Active Listening Skills in Relationships: 5 Exercises to Do With Your Partner

Masthead Image
Active Listening Skills in Relationships
Author Name: Mia Barnes
Date: Friday July 16, 2021

Body + Mind is reader-supported. We may earn an affiliate commission when you buy through some of the links on our site. 

Do you want to restore a sense of intimacy and trust in your relationship? Active listening is the best way to help each other feel heard and build the emotional connection that only flourishes with positive communication. 

Please don’t be like many folks who think that some people are naturally better conversationalists than others. Like any skill, you can improve your communication. Here are seven exercises to do with a partner to enhance your active listening skills in relationships and cement your bond. 

1. Draw a Picture 

Many, but not all, of the ideas on this list draw inspiration from popular games. It makes sense — people have invented entertaining competitions to hone their skills since the first primitive human noticed that practice makes perfect. 

You might not have ever realized it, but you use active listening skills when you play Pictionary. Put a spin on the classic by asking your partner to tell you about their day — and drawing a picture of what they describe. 

“Wait a second,” you might protest. “I’m not an artist, and a 5-year-old can do a better drawing than me.” Cracking each other up is all part of the fun — and research indicates that laughter increases positive feelings between two people. 

2. Judge Not 

Your partner promises to text you when they get home, but hours pass and your phone stays dark. Do you assume that they got busy with other things or that cellular data interruptions kept their text from sending even though they hit the button? Or does your mind automatically create a negative narrative like, “They don’t even care enough to send a 5-second message?” 

You might not be able to stop yourself from jumping to conclusions without time and decades of therapy to retrain your brain to think more positively. However, you can decide to ignore your automatic reaction and take time to think about every possibility.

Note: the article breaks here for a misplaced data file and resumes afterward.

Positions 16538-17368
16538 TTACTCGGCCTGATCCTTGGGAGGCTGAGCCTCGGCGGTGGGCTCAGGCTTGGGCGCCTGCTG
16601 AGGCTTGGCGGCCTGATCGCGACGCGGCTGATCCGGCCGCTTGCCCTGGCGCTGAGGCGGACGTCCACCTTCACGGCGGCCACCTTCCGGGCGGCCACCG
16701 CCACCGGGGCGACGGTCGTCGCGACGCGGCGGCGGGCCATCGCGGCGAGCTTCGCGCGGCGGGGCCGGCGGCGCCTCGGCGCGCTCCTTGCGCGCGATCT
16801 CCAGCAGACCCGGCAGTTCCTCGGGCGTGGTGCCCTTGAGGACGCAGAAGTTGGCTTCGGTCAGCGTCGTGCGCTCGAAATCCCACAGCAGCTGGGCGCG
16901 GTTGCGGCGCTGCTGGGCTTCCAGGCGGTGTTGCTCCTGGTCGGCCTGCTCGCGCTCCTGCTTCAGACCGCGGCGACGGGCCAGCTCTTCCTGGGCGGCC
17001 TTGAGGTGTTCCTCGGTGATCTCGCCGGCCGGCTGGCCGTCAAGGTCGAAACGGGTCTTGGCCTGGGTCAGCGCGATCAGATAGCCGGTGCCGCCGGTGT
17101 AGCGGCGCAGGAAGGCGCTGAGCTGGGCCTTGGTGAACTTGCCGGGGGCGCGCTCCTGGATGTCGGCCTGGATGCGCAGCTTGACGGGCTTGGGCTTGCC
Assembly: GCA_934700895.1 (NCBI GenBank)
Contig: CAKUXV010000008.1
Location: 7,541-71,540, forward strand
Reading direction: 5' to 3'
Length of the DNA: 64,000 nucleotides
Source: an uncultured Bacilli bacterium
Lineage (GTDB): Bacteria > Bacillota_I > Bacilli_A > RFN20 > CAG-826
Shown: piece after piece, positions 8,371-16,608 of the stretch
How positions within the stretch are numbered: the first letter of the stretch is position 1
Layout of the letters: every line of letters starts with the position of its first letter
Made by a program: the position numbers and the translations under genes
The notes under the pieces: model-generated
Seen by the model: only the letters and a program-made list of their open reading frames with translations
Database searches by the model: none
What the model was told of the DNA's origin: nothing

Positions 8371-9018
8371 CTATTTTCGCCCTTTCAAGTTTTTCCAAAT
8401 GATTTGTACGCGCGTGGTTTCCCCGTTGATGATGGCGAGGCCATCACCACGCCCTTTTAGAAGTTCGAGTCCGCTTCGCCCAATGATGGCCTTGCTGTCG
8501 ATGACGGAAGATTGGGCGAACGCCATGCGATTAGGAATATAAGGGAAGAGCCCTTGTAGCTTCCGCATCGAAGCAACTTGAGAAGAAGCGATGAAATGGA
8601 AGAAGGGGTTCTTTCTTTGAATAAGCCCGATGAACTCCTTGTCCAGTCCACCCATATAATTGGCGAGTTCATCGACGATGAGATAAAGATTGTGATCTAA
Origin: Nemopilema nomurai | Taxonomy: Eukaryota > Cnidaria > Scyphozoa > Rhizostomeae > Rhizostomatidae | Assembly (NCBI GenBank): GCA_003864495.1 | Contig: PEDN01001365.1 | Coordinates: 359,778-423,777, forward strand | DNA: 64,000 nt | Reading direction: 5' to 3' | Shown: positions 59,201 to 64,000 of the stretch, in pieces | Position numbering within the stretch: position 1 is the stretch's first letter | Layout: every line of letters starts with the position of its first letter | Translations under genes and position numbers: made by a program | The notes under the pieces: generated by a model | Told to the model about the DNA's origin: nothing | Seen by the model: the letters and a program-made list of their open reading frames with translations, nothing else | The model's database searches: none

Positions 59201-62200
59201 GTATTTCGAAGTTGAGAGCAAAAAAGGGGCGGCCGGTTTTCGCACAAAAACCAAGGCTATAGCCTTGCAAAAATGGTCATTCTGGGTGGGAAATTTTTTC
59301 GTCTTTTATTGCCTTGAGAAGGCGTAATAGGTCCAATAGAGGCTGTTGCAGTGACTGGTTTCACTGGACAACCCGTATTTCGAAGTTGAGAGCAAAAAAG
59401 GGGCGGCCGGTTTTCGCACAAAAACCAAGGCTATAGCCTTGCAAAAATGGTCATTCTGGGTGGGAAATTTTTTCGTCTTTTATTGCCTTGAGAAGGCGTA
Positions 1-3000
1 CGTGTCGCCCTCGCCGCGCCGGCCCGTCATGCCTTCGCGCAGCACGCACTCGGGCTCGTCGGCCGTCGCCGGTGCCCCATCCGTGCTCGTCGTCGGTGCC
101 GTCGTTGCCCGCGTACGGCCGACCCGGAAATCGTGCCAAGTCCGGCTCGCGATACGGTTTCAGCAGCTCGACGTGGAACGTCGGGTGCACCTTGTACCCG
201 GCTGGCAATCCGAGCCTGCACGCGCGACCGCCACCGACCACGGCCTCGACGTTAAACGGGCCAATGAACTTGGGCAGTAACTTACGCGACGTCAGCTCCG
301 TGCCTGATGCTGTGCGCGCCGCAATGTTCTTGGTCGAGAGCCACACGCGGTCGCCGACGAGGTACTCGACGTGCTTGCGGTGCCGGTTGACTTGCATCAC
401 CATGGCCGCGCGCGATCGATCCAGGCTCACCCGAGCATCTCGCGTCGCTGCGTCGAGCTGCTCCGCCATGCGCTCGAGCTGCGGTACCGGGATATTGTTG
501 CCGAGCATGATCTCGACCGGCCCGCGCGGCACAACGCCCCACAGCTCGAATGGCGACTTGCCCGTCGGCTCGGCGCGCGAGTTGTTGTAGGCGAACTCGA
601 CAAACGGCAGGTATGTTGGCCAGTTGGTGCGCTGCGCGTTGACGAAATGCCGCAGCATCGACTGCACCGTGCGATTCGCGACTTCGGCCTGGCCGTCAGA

The next time you find yourself assuming something about your partner’s motivations, brainstorm as many alternative explanations for their behavior as you can, other than, “they just don’t care.” Turn it into a game — when you later ask why they forgot to text, you can see if any of your alternative answers came close.  

3. Shift Positions 

Money and infidelity might be the top causes of divorce, but other factors also contribute. Perhaps surprisingly, your political ideology can influence your relationship with your partner. Fully 70% of partners belong to the same party, with only 30% having mixed relationships. 

Some issues you do need to take a firm line — ideologies that deny your essential humanity deserve condemnation. However, while you shouldn’t stand for misogyny or racism in your relationship, you can sometimes agree to disagree by looking at issues from the opposing side of view. 

Imagine that you are an attorney who has to present the case from the opposing point of view. You can borrow your partner’s talking points, although you might discover a few as you explore this new way of thinking. 

4. Play 20 Questions

In traditional 20 questions, you try to guess the identity of a mystery object by making inquiries. In this activity, you probe to discover more about topics that matter to your partner. 

Choose a topic about which your partner has a passionate interest, but you know little. It could be the ins and outs of what they do on the job site all day or the finer rules of football. Start with one question, and then challenge yourself to ask at least five follow-ups based on what they say. You need to pay attention — you’ll be learning as you go. 

5. Spot the Change

Maybe you remember the telephone game from your school days where you whisper a secret to your partner, they pass it on to the next person and so on down the line. If you play with a class of 20, the final message often becomes quite different from the original phrase. 

In this couples variation, you relay a short anecdote, possibly about your day. Then, you repeat it but change one critical detail. The goal is to see if your partner can pick up on the change, so make it challenging. 

Do These 5 Exercises to Practice Active Listening Skills in Relationships

Positive communication skills can enrich nearly any partnership, but it takes practice to improve, like any skill. Please do these five exercises to enhance active listening in your relationships and strengthen your bond with the one you love most. 

Previous ArticleHow to Be Sustainable at School: Tips for College Students Next Article12 Foods that Detox Your Body
Subscribe CTA Image

Subscribers get even more tailored tips & deets delivered directly to their inboxes!